Central United Methodist Church
Monday, September 25, 2017
Endicott, New York
Central United Methodist Church, Endicott, NY

 Walls

Rev. Dr. Michelle Bogue-Trost
July 19, 2015
      
Central United Methodist Church - Online Video
 
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DESCRIPTION PRESENTER(s) START TIME
"Guide Me, O Great Jehovah" Sean Stafford 1:04
Greeting and Announcements Bruce Bishop 5:05
We Are Called to Worship Bruce Bishop 7:25
"How Firm a Foundation" Song #529 Red 9:10
"Lord Don't Move the Mountain" Kathye Arrington 15:00
A Time for the Child in All of Us Pastor Michelle 15:15
Mark 6:30-34, 53-56 Connie Lamando 20:20
"Did You Stop to Pray this Morning" Kathye Arrington 22:40
"O God of Every Nation" Song #453 Red 28:15
Pastoral Prayer, Lord's Prayer Pastor Michelle 31:55
Ephesians 2:11-22 Amber Bost 37:30
The Sermon Pastor Michelle 40:15
"For the Healing of the Nations" Song # 428 Red 56:10

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Mark 6:30-34, 53-56  The Message (MSG)

Supper for Five Thousand

30-31 The apostles then rendezvoused with Jesus and reported on all that they had done and taught. Jesus said, “Come off by yourselves; let’s take a break and get a little rest.” For there was constant coming and going. They didn’t even have time to eat.

32-34 So they got in the boat and went off to a remote place by themselves. Someone saw them going and the word got around. From the surrounding towns people went out on foot, running, and got there ahead of them. When Jesus arrived, he saw this huge crowd. At the sight of them, his heart broke—like sheep with no shepherd they were. He went right to work teaching them.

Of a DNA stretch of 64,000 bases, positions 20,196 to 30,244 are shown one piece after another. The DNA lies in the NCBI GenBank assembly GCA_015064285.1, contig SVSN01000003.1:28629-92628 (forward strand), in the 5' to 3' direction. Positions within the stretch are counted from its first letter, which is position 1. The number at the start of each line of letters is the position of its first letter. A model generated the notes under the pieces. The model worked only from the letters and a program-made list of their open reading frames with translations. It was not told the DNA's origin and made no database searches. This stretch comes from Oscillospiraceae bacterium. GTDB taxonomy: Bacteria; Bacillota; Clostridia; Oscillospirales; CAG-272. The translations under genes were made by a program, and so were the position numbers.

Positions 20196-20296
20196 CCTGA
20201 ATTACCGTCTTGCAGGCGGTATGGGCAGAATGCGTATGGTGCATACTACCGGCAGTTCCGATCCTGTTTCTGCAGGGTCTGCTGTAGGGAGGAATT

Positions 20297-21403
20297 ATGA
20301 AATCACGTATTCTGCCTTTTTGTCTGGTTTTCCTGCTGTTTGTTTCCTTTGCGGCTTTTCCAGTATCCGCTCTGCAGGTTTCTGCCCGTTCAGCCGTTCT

53-56 They beached the boat at Gennesaret and tied up at the landing. As soon as they got out of the boat, word got around fast. People ran this way and that, bringing their sick on stretchers to where they heard he was. Wherever he went, village or town or country crossroads, they brought their sick to the marketplace and begged him to let them touch the edge of his coat—that’s all. And whoever touched him became well.

 

 

Ephesians 2:11-22The Message (MSG)

11-13 But don’t take any of this for granted. It was only yesterday that you outsiders to God’s ways had no idea of any of this, didn’t know the first thing about the way God works, hadn’t the faintest idea of Christ. You knew nothing of that rich history of God’s covenants and promises in Israel, hadn’t a clue about what God was doing in the world at large. Now because of Christ—dying that death, shedding that blood—you who were once out of it altogether are in on everything.

14-15 The Messiah has made things up between us so that we’re now together on this, both non-Jewish outsiders and Jewish insiders. He tore down the wall we used to keep each other at a distance. He repealed the law code that had become so clogged with fine print and footnotes that it hindered more than it helped. Then he started over. Instead of continuing with two groups of people separated by centuries of animosity and suspicion, he created a new kind of human being, a fresh start for everybody.

16-18 Christ brought us together through his death on the cross. The Cross got us to embrace, and that was the end of the hostility. Christ came and preached peace to you outsiders and peace to us insiders. He treated us as equals, and so made us equals. Through him we both share the same Spirit and have equal access to the Father.

19-22 That’s plain enough, isn’t it? You’re no longer wandering exiles. This kingdom of faith is now your home country. You’re no longer strangers or outsiders. You belong here, with as much right to the name Christian as anyone. God is building a home. He’s using us all—irrespective of how we got here—in what he is building. He used the apostles and prophets for the foundation. Now he’s using you, fitting you in brick by brick, stone by stone, with Christ Jesus as the cornerstone that holds all the parts together. We see it taking shape day after day—a holy temple built by God, all of us built into it, a temple in which God is quite at home.

The Message (MSG)

Copyright © 1993, 1994, 1995, 1996, 2000, 2001, 2002 by Eugene H. Peterson